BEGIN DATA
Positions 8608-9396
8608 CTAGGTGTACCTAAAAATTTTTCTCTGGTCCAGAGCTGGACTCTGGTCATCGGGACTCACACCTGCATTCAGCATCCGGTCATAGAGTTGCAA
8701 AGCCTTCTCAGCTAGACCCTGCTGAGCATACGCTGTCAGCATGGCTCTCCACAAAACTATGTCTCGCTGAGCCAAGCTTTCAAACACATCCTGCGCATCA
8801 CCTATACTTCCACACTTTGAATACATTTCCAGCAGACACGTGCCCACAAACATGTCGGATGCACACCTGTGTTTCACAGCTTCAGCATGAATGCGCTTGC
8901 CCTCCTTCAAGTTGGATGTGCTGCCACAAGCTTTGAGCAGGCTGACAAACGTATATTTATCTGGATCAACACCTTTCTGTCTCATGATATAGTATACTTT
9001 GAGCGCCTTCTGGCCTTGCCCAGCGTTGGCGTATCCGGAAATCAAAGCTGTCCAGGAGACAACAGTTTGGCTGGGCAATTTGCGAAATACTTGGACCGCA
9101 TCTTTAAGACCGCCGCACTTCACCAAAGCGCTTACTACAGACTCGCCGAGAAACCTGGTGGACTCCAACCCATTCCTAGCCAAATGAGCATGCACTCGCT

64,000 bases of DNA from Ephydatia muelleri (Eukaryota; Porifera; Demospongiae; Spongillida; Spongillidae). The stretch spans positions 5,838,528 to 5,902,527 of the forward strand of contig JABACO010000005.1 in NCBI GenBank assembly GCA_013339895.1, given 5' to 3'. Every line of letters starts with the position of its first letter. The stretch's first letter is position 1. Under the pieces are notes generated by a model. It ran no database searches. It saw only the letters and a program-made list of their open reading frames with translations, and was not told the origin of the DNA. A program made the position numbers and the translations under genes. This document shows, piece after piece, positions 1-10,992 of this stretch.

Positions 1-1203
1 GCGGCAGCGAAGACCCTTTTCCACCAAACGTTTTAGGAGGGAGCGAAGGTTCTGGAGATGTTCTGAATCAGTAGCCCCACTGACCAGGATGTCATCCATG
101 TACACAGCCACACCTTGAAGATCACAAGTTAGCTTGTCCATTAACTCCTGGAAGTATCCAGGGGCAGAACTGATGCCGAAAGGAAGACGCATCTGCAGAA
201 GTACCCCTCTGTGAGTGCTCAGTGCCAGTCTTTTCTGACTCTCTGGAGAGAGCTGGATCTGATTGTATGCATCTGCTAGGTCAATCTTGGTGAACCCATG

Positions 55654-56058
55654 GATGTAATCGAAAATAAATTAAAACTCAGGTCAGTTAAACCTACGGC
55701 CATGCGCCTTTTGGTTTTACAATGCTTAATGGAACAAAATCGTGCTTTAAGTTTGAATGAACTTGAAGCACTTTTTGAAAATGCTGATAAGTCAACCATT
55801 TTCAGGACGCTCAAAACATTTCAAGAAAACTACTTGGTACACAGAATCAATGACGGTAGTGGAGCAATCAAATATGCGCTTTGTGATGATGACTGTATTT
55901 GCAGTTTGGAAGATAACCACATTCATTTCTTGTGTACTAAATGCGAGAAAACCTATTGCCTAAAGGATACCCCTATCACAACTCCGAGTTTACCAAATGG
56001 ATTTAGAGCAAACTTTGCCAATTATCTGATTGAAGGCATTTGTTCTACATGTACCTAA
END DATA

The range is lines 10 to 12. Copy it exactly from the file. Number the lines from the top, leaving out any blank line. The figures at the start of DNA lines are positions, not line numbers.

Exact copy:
1 GCGGCAGCGAAGACCCTTTTCCACCAAACGTTTTAGGAGGGAGCGAAGGTTCTGGAGATGTTCTGAATCAGTAGCCCCACTGACCAGGATGTCATCCATG
101 TACACAGCCACACCTTGAAGATCACAAGTTAGCTTGTCCATTAACTCCTGGAAGTATCCAGGGGCAGAACTGATGCCGAAAGGAAGACGCATCTGCAGAA
201 GTACCCCTCTGTGAGTGCTCAGTGCCAGTCTTTTCTGACTCTCTGGAGAGAGCTGGATCTGATTGTATGCATCTGCTAGGTCAATCTTGGTGAACCCATG